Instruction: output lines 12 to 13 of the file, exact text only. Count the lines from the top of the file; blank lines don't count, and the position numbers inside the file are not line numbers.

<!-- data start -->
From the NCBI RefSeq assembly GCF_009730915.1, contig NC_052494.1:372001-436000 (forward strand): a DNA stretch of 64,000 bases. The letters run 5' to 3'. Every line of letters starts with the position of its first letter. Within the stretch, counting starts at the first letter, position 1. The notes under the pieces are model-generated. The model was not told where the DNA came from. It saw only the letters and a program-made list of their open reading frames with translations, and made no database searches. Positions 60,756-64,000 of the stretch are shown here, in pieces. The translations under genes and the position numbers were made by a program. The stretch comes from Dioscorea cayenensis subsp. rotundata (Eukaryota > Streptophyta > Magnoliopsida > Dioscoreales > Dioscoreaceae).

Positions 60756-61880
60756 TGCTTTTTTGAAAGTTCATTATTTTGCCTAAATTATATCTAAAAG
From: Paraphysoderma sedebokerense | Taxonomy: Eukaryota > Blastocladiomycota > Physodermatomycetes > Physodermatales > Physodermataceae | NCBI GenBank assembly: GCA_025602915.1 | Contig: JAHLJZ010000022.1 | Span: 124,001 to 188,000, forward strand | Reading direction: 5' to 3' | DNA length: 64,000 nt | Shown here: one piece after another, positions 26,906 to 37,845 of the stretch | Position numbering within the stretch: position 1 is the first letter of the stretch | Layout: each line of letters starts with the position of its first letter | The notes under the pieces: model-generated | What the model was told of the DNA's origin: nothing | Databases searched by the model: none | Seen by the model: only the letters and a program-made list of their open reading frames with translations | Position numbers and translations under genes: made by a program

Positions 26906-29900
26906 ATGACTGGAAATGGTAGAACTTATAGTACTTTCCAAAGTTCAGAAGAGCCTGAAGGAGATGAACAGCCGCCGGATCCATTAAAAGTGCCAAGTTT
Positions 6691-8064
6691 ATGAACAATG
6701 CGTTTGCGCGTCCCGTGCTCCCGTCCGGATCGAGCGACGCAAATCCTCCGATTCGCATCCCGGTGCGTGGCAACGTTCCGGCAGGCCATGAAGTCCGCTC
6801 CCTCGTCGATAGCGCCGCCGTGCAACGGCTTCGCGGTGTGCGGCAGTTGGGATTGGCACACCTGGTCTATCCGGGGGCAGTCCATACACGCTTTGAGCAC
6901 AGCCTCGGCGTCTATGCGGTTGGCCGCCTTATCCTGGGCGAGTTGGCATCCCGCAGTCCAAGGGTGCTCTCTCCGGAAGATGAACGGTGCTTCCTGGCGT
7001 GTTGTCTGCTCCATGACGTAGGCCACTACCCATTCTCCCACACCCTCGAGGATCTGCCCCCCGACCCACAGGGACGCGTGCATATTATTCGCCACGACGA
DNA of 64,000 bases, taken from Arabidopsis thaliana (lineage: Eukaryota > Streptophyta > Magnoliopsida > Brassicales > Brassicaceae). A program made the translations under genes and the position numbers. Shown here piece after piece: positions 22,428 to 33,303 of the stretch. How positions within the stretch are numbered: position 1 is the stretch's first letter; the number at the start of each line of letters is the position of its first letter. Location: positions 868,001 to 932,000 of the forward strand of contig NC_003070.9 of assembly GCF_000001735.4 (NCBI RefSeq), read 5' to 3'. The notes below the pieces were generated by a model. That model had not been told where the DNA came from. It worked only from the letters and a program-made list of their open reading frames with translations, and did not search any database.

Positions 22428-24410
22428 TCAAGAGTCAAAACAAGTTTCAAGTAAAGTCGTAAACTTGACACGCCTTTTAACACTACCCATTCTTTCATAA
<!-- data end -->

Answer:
7001 GTTGTCTGCTCCATGACGTAGGCCACTACCCATTCTCCCACACCCTCGAGGATCTGCCCCCCGACCCACAGGGACGCGTGCATATTATTCGCCACGACGA
DNA of 64,000 bases, taken from Arabidopsis thaliana (lineage: Eukaryota > Streptophyta > Magnoliopsida > Brassicales > Brassicaceae). A program made the translations under genes and the position numbers. Shown here piece after piece: positions 22,428 to 33,303 of the stretch. How positions within the stretch are numbered: position 1 is the stretch's first letter; the number at the start of each line of letters is the position of its first letter. Location: positions 868,001 to 932,000 of the forward strand of contig NC_003070.9 of assembly GCF_000001735.4 (NCBI RefSeq), read 5' to 3'. The notes below the pieces were generated by a model. That model had not been told where the DNA came from. It worked only from the letters and a program-made list of their open reading frames with translations, and did not search any database.